|US7811314||Apr 2, 2007||Oct 12, 2010||Abbott Laboratories Vascular Enterprises Limited||Methods and apparatus for stenting comprising enhanced embolic protection coupled with improved protections against restenosis and thrombus formation|
|US7815672||Sep 29, 2004||Oct 19, 2010||Abbott Laboratories Vascular Enterprises Limited||Apparatus for a stent having an expandable web structure|
|US7815763||Dec 19, 2005||Oct 19, 2010||Abbott Laboratories Vascular Enterprises Limited||Porous membranes for medical implants and methods of manufacture|
|US7823533||Jun 30, 2005||Nov 2, 2010||Advanced Cardiovascular Systems, Inc.||Stent fixture and method for reducing coating defects|
|US7842078||Jul 30, 2004||Nov 30, 2010||Abbott Laboratories Vascular Enterprises Limited||Apparatus for a stent having an expandable web structure and delivery system|
|US7842079||Sep 29, 2004||Nov 30, 2010||Abbott Laboratories Vascular Enterprises Limited||Apparatus for a stent having an expandable web structure and delivery system|
|US7846196||Jul 30, 2004||Dec 7, 2010||Abbott Laboratories Vascular Enterprises Limited||Apparatus for a stent having an expandable web structure|
|US7850726||Dec 20, 2007||Dec 14, 2010||Abbott Laboratories Vascular Enterprises Limited||Endoprosthesis having struts linked by foot extensions|
|US7867547||Dec 19, 2005||Jan 11, 2011||Advanced Cardiovascular Systems, Inc.||Selectively coating luminal surfaces of stents|
|US7887577||Jul 30, 2004||Feb 15, 2011||Abbott Laboratories Vascular Enterprises Limited||Apparatus for a stent having an expandable web structure|
|US7887578||Nov 16, 2006||Feb 15, 2011||Abbott Laboratories Vascular Enterprises Limited||Stent having an expandable web structure|
|US7892277||May 3, 2006||Feb 22, 2011||Endologix, Inc.||Self expanding bifurcated endovascular prosthesis|
|US7892592||Nov 30, 2004||Feb 22, 2011||Advanced Cardiovascular Systems, Inc.||Coating abluminal surfaces of stents and other implantable medical devices|
|US7927364||Jun 3, 2004||Apr 19, 2011||Abbott Laboratories Vascular Enterprises Limited||Methods and apparatus for stenting comprising enhanced embolic protection coupled with improved protections against restenosis and thrombus formation|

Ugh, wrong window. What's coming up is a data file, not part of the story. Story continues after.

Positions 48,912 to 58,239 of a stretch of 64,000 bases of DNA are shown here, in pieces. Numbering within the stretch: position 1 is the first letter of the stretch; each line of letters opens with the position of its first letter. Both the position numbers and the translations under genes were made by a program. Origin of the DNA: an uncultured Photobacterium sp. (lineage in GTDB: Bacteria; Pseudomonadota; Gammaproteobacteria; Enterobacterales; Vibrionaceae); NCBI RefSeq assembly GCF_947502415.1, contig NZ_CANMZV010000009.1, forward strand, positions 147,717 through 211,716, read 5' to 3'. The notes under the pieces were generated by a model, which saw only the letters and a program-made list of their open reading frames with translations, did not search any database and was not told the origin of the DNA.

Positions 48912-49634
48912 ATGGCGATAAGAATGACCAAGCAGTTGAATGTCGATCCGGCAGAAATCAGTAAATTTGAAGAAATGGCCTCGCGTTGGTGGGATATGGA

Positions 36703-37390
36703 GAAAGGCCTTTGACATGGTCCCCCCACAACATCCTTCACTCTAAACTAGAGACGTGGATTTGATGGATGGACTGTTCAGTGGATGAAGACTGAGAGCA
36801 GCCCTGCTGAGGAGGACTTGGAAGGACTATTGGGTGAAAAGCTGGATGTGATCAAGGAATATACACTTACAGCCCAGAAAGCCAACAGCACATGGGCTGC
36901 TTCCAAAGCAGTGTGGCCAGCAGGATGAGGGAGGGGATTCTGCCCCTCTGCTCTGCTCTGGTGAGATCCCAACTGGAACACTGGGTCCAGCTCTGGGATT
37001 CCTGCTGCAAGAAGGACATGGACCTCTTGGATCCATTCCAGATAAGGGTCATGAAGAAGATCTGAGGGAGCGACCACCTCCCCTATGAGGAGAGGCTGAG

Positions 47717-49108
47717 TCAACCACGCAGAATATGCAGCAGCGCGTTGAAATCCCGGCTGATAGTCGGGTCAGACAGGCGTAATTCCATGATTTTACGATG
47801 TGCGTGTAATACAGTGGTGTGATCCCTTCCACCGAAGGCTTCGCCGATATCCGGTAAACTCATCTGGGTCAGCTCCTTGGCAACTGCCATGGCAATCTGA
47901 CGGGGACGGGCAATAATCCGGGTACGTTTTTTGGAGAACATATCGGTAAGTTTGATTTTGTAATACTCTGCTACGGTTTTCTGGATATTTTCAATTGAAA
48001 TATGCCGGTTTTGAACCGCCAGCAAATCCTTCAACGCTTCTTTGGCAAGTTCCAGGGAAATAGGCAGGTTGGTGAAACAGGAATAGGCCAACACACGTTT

|US7927365||Mar 29, 2007||Apr 19, 2011||Abbott Laboratories Vascular Enterprises Limited||Methods and apparatus for stenting comprising enhanced embolic protection coupled with improved protections against restenosis and thrombus formation|
|US7951392 *||Aug 16, 2002||May 31, 2011||Boston Scientific Scimed, Inc.||Microarray drug delivery coatings|
|US7955373||Jun 28, 2004||Jun 7, 2011||Boston Scientific Scimed, Inc.||Two-stage stent-graft and method of delivering same|
|US7985440||Sep 7, 2005||Jul 26, 2011||Advanced Cardiovascular Systems, Inc.||Method of using a mandrel to coat a stent|
|US7985441||May 4, 2006||Jul 26, 2011||Yiwen Tang||Purification of polymers for coating applications|
|US8003156||May 4, 2006||Aug 23, 2011||Advanced Cardiovascular Systems, Inc.||Rotatable support elements for stents|
|US8016874||May 23, 2007||Sep 13, 2011||Abbott Laboratories Vascular Enterprises Limited||Flexible stent with elevated scaffolding properties|
|US8017237||Jun 23, 2006||Sep 13, 2011||Abbott Cardiovascular Systems, Inc.||Nanoshells on polymers|
|US8034100||Nov 25, 2003||Oct 11, 2011||Endologix, Inc.||Graft deployment system|
|US8042485||Dec 30, 2003||Oct 25, 2011||Advanced Cardiovascular Systems, Inc.||Stent mandrel fixture and method for coating stents|
|US8042487||Jan 14, 2008||Oct 25, 2011||Advanced Cardiovascular Systems, Inc.||System for coating stents|
|US8048441||Jun 25, 2007||Nov 1, 2011||Abbott Cardiovascular Systems, Inc.||Nanobead releasing medical devices|
|US8048448||Jun 15, 2006||Nov 1, 2011||Abbott Cardiovascular Systems Inc.||Nanoshells for drug delivery|
|US8057841||Feb 14, 2005||Nov 15, 2011||University Of Akron||Mechanically attached medical device coatings|
|US8069814||May 4, 2006||Dec 6, 2011||Advanced Cardiovascular Systems, Inc.||Stent support devices|
|US8088157||Mar 30, 2007||Jan 3, 2012||Abbott Laboratories Vascular Enterprises Limited|
|US8123884||May 25, 2010||Feb 28, 2012||Boston Scientific Scimed, Inc.||Implantable prosthesis having reinforced attachment sites|
|US8128679||Oct 9, 2007||Mar 6, 2012||Abbott Laboratories Vascular Enterprises Limited||Flexible stent with torque-absorbing connectors|
|US8147535||Jul 25, 2005||Apr 3, 2012||Endologix, Inc.||Bifurcation graft deployment catheter|
|US8167925||Mar 25, 2010||May 1, 2012||Endologix, Inc.||Single puncture bifurcation graft deployment system|
|US8197879||Jan 16, 2007||Jun 12, 2012||Advanced Cardiovascular Systems, Inc.||Method for selectively coating surfaces of a stent|
|US8209843||May 9, 2007||Jul 3, 2012||Boston Scientific Scimed, Inc.||Non-porous graft with fastening elements|
|US8216295||Jul 1, 2009||Jul 10, 2012||Endologix, Inc.||Catheter system and methods of using same|
|US8236040||Apr 11, 2008||Aug 7, 2012||Endologix, Inc.||Bifurcated graft deployment systems and methods|
|US8242409 *||Apr 26, 2011||Aug 14, 2012||Abbott Cardiovascular Systems Inc.||Method of making a hybrid stent|
|US8246674||Dec 13, 2010||Aug 21, 2012||Abbott Laboratories Vascular Enterprises Limited||Endoprosthesis having struts linked by foot extensions|